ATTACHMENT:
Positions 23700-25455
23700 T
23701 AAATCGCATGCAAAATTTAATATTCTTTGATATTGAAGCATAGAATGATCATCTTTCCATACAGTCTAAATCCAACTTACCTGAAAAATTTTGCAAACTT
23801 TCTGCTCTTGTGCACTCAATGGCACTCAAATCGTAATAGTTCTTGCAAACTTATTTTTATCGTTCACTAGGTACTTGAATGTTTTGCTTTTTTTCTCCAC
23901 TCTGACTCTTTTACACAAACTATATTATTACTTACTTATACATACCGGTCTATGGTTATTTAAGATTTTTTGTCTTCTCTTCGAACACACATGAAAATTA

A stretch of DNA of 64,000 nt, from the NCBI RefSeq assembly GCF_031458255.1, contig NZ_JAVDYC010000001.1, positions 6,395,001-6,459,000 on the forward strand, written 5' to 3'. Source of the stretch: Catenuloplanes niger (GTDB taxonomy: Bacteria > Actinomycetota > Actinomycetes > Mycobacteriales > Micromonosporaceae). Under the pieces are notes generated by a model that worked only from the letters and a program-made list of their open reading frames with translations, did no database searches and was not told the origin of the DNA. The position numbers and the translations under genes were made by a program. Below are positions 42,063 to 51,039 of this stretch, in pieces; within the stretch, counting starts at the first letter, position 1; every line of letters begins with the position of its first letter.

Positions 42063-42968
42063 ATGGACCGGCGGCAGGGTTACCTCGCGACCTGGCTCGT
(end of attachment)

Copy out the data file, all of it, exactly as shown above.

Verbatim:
Positions 23700-25455
23700 T
23701 AAATCGCATGCAAAATTTAATATTCTTTGATATTGAAGCATAGAATGATCATCTTTCCATACAGTCTAAATCCAACTTACCTGAAAAATTTTGCAAACTT
23801 TCTGCTCTTGTGCACTCAATGGCACTCAAATCGTAATAGTTCTTGCAAACTTATTTTTATCGTTCACTAGGTACTTGAATGTTTTGCTTTTTTTCTCCAC
23901 TCTGACTCTTTTACACAAACTATATTATTACTTACTTATACATACCGGTCTATGGTTATTTAAGATTTTTTGTCTTCTCTTCGAACACACATGAAAATTA

A stretch of DNA of 64,000 nt, from the NCBI RefSeq assembly GCF_031458255.1, contig NZ_JAVDYC010000001.1, positions 6,395,001-6,459,000 on the forward strand, written 5' to 3'. Source of the stretch: Catenuloplanes niger (GTDB taxonomy: Bacteria > Actinomycetota > Actinomycetes > Mycobacteriales > Micromonosporaceae). Under the pieces are notes generated by a model that worked only from the letters and a program-made list of their open reading frames with translations, did no database searches and was not told the origin of the DNA. The position numbers and the translations under genes were made by a program. Below are positions 42,063 to 51,039 of this stretch, in pieces; within the stretch, counting starts at the first letter, position 1; every line of letters begins with the position of its first letter.

Positions 42063-42968
42063 ATGGACCGGCGGCAGGGTTACCTCGCGACCTGGCTCGT